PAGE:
In the entrance to Trinity Chapel, the small meeting house just south of campus, there’s a leather-bound book, filled with the names of all of who have worshipped there. The pages are yellowed and the leather brittle with age. Flipping through the pages and reading the columns of signatures is like going back in time, the faces of students from years, and even decades, past floating up from the pages.
While Trinity Chapel is not owned or maintained by Holderness, it does play a significant part in the school’s history. Built in 1797, Trinity Chapel was the school’s first house of worship. In addition, the gentleman who built the chapel, Samuel Livermore, was also the generous donor on whose land Holderness School was built. Annual services are still held in Trinity Chapel; new students and faculty sign the guest ledger during one of the first chapel services of the year, and seniors and departing faculty gather for one last moment of reflection before Commencement in May.
This summer the chapel is receiving some much needed renovations. “The chapel is sitting on its original foundation,” explains Senior Associate Director of Major Gifts Pete Barnum, who is also a trustee of the Trinity Churchyard Cemetery Association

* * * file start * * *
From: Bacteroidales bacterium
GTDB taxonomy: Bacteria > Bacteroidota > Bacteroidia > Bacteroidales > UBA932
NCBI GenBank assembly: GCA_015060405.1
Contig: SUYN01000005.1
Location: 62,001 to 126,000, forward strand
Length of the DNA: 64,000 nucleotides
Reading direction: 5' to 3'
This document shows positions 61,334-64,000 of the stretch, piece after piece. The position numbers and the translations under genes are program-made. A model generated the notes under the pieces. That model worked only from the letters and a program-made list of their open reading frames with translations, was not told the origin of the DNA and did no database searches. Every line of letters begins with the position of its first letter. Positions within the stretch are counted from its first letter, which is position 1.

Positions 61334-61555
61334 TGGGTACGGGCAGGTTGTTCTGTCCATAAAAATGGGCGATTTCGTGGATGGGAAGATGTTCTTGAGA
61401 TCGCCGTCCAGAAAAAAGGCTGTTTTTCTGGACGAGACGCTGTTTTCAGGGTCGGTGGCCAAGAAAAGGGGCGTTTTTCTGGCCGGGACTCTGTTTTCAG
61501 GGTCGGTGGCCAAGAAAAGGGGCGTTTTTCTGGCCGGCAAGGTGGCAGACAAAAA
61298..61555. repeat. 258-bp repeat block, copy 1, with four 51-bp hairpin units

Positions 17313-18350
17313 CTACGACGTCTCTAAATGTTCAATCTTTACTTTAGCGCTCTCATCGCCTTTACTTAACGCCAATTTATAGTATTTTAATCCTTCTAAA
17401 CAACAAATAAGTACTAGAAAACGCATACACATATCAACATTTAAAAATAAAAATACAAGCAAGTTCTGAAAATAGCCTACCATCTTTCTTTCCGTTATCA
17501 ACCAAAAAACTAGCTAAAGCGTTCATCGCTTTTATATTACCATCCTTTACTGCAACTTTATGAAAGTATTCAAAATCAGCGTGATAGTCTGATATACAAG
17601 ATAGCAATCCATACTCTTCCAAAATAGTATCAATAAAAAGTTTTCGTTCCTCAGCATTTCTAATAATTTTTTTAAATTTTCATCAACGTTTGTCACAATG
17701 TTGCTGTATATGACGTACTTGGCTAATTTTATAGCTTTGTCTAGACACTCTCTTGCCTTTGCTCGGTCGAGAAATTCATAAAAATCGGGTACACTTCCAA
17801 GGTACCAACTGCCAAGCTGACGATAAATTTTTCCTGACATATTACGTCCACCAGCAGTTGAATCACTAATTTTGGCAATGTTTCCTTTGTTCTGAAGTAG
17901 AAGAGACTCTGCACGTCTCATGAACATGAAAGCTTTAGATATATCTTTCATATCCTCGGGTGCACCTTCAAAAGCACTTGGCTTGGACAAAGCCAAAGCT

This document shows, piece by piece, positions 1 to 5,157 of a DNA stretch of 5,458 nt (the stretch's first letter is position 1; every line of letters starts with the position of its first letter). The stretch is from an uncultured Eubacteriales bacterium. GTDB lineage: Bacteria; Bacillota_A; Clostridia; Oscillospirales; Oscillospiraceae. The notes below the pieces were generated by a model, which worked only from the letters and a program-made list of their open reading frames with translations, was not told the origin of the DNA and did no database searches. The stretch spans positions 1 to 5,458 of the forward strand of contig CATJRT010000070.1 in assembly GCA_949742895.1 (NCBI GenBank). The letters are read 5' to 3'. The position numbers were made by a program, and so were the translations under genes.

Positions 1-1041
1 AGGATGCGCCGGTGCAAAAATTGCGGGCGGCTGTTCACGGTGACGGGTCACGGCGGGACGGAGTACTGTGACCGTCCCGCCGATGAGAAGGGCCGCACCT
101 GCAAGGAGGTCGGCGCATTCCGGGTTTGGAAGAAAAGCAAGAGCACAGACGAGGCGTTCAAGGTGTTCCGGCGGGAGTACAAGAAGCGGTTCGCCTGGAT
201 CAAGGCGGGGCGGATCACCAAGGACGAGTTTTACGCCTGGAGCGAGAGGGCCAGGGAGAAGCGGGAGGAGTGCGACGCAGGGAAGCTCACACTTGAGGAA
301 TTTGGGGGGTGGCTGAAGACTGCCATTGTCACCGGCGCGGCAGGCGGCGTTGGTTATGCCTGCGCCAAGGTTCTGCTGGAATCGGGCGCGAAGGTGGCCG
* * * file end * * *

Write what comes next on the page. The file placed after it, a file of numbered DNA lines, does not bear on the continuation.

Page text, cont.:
. “There’s a lot of moisture under the building’s framing and it’s important to take care of that before significant structural damage occurs.”
In fact, moisture has already had its way with at least one of the sills. Phase one of the renovation includes raising the building off its original foundation, replacing rotten beams, pouring a new foundation, creating proper drainage, and resetting the granite blocks. Next summer during phase two the siding of the building will be replaced as well. During phase three in two years the asphalt shingles on the roof will be replaced with cedar shakes.
“We want to get the chapel back to its original shape, so that it can be used more frequently,” says Peter. Trinity Church is on the National Register of Historic Places and is also the second oldest Episcopal church in New Hampshire. It is available for weddings and other church services.
Throughout the planning and renovations, the Trinity Churchyard Cemetery Association has consulted with Rodney Rowland at Strawberry Banke in Portsmouth, NH and the New Hampshire Preservation Alliance; Stan Graton of 3G Construction was hired to complete the work.
Meanwhile the guest ledger remains inside the church, protected from the bumps and jostling that are happening during the renovations. But come fall, when students return, it will once again take its place in the entryway, ready to record the next generation of Holderness students, standing as a symbol of all who came before and all who will follow after, binding countless generations together.
Editor’s Note: All funding for this project is coming from private donations from the local community. If you would like to make a gift to the restoration fund, please contact Peter Barnum at (603)779-5221 or email@example.com. The Trinity Churchyard Cemetery Association is a 501 (c) (13) tax exempt organization.